Many Dancehall fans have questioned how Vybz Kartel, who has been in prison on a murder charge since 2011, continues to record and release new music. By this time tomorrow, he will have released two full-length albums within six months, To Tanesha (January 10) and Of Dons & Divas (June 26).
In an interview with Billboard Magazine today, the King Of The Dancehall was directly asked to reveal how he creates his magic from behind bars, which includes his two recent albums and an additional 25 standalone singles, since the start of the year, by DancehallMag’s count.
While Kartel did not reveal exactly how he was able to record 18 tracks for Of Dons & Divas, he had something to say about the speculation.
“Many people say YES! VYBZ IS RECORDING IN PRISON!! But where’s the proof? But this is Jamaica where you don’t need proof to imprison someone. For the record, I’m not authorized to answer such ‘above pay grade’ questions so I’ll say, ‘a tree fell in the forest and no one was there to hear it,” Kartel said.
Kartel, however, did reveal the secret to his continued dominance of Dancehall. It’s “like the Colonel’s recipe,” he said. “The true secret to success is commitment, hard work, smart work, self-analysis and most important, humility,” the singer continued.
He added, “Once I face a riddim (rhythm track), I’m not worldboss, just a man with a pen, paper, and a track. Other artists are working hard, so I think it’s just the formula.”
“A winning formula never really changes, it just gets wider, more ‘depthy’ so it’s Kartel in his usual vybz. This album has more features than the new S Class Benz, a new generation of dons and divas,” he told Billboard magazine.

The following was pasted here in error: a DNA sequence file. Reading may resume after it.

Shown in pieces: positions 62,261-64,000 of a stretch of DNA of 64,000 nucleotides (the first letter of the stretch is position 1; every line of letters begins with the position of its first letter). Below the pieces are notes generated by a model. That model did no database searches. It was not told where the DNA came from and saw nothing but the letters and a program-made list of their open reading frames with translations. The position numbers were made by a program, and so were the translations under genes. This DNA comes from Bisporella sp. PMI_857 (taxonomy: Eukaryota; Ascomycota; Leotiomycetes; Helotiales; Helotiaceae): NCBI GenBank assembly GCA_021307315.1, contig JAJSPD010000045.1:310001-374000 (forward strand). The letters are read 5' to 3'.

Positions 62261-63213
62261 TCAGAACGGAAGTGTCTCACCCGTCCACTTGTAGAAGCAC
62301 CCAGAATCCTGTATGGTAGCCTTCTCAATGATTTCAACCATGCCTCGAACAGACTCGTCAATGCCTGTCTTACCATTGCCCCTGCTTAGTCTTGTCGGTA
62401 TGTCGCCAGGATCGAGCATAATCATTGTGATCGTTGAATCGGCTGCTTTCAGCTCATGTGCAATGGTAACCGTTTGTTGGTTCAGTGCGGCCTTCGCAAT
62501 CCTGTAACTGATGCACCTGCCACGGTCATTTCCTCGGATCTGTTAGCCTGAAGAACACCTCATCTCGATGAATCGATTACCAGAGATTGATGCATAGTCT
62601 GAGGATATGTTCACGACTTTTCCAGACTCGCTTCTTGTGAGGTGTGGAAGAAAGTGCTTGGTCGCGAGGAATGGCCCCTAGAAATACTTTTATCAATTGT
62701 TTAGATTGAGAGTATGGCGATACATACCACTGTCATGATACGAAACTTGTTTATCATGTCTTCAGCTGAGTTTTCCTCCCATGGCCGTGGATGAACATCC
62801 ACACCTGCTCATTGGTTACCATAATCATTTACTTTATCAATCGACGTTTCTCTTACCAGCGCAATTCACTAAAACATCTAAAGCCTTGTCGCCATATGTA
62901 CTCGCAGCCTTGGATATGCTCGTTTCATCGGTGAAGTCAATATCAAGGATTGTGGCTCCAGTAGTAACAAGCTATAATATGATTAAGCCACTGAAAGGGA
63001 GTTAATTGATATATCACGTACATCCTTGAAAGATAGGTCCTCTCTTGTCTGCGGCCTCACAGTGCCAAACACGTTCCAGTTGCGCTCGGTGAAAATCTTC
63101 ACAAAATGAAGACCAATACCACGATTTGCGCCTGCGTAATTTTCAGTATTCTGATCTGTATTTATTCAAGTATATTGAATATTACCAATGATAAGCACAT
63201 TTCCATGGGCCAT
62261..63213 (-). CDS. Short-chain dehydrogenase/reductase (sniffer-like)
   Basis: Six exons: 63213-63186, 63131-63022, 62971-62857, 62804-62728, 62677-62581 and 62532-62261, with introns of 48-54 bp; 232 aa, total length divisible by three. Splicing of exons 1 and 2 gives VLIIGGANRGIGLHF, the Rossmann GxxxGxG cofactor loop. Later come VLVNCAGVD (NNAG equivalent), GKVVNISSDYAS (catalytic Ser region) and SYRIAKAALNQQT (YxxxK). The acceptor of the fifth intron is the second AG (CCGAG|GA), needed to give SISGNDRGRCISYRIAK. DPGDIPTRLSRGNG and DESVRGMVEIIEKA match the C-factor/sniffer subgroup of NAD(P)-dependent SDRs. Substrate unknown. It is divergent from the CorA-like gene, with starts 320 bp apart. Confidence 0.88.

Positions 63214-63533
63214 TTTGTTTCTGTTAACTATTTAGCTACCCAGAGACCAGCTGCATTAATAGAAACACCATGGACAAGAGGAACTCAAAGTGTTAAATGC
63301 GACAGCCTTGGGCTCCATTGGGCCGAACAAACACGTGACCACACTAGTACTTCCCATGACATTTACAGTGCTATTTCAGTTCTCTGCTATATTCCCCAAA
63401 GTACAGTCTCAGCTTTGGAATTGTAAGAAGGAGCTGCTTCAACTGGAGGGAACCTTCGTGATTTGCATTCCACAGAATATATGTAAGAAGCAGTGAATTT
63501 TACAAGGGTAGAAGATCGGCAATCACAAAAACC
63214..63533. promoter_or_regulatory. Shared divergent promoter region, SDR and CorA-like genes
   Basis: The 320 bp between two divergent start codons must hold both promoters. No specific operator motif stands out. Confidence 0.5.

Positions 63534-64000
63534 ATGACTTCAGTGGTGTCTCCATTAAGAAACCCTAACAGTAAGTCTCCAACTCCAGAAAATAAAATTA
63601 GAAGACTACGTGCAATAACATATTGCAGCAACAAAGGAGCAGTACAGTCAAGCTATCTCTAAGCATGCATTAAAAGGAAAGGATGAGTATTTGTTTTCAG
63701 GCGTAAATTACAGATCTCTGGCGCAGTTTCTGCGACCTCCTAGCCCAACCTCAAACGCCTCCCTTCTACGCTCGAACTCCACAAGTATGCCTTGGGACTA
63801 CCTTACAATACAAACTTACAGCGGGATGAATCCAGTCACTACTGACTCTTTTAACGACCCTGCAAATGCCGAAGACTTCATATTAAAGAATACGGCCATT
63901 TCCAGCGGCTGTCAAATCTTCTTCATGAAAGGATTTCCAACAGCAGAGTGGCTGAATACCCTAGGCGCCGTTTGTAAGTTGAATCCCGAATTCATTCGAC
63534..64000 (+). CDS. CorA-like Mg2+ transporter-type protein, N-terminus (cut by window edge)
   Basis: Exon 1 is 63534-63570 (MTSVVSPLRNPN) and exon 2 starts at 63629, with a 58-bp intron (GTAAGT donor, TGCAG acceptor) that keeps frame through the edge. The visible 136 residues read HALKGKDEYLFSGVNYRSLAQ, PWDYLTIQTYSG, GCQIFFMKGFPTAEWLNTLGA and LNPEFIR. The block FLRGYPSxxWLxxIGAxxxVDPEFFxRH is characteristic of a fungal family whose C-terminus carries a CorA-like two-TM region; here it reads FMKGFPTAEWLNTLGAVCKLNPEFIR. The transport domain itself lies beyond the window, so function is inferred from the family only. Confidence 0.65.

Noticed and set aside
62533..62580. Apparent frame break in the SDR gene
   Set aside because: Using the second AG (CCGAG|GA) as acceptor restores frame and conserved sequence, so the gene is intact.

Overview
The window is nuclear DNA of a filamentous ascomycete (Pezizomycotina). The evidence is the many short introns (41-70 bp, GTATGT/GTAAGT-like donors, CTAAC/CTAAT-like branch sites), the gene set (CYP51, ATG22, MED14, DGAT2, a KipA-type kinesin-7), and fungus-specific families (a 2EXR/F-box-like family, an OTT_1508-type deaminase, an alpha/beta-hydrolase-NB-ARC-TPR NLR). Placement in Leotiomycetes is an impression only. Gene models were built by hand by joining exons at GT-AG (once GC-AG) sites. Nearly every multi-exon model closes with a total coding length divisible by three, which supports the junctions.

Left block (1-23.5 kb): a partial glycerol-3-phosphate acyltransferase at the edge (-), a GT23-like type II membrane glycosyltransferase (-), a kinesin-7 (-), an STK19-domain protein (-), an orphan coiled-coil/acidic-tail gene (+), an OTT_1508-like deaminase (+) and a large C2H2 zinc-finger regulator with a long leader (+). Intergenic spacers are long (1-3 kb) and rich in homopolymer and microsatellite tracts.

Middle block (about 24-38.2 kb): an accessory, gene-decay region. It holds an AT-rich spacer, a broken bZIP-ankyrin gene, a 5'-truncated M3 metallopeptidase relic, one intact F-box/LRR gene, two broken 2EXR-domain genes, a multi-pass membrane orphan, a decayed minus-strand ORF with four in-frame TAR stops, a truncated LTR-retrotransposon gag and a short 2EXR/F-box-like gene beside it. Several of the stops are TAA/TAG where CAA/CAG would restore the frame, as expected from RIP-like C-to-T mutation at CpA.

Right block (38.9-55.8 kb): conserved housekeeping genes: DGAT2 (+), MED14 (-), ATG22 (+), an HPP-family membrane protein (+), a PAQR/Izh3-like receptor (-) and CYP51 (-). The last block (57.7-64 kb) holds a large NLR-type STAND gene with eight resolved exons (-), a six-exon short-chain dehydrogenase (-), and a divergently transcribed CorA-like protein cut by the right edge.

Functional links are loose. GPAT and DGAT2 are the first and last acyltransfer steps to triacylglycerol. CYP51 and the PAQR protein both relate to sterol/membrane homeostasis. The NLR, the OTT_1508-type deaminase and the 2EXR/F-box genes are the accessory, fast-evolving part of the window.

Jamaican prison authorities have always denied giving Vybz Kartel special privileges to make music from prison. Kartel has also insisted that the material used to produce his songs were from unused music archives he had made before he was sentenced to life in prison. He told the Rolling Stones in 2016, “I’ve always been a prolific songwriter, and I record at breakneck speed as well, so I have a lot of surplus material to choose from.”
While there might be some truth to that, it doesn’t explain the use of present-day lyrics in some of his songs.
When To Tanesha was released earlier this year, questions arose about Kartel’s privileges inside prison from Jamaican singer Diana King.
King, who is best known for the hit single Shy Guy, said that convicted artistes like Kartel, Ninjaman, and the now released Jah Cureshould not be given the opportunity to release music from jail. King asked her Twitter followers how they felt about the issue, saying, “How do u all do it? Is it because it wasn’t u who was raped or your luved one killed?” The backlash from Kartel fans was immediate.
There are radio stations with recording facilities at both of the island’s main correctional centers (Tower Street and St Catherine), as part of a “Rehabilitation Through Music” program, according to the Jamaica Observer.
Working with music producer Mikey Bennett, Jah Cure was a poster-child of that program which started as a way to bridge the gap between the police and the inner-city communities.
Bennett, who taught Kartel at Tutorial College in Kingston, has said that the singer has not been a participant in the program, “by his own choice.” The program, which reportedly requires inmates to show remorse for the crimes they have committed, is probably a non-starter for Kartel unless prison rules change since he has maintained his innocence all through the trial and a failed appeal.
The Worl’ Boss is confident his conviction will be squashed in a final bid at the UK Privy Council, long before he is scheduled for parole in 2046. Until then, he hopes to continue producing not only lovable music but music that highlights the issues faced by the poor.
“Reggae and dancehall music have always brought awareness to the plight of the poor, but the truth is, how much more awareness do we need? Music has shed as much light as it can on social injustices. Evil doesn’t sleep so the good messenger cannot rest, either. The message must be broadcasted but I think music is overrated in the amount of change it can bring; we gotta get up and go do if we want som’n tangible.”
Kartel says that has kept him motivated to keep producing the hundreds of dancehall tracks released since his incarceration.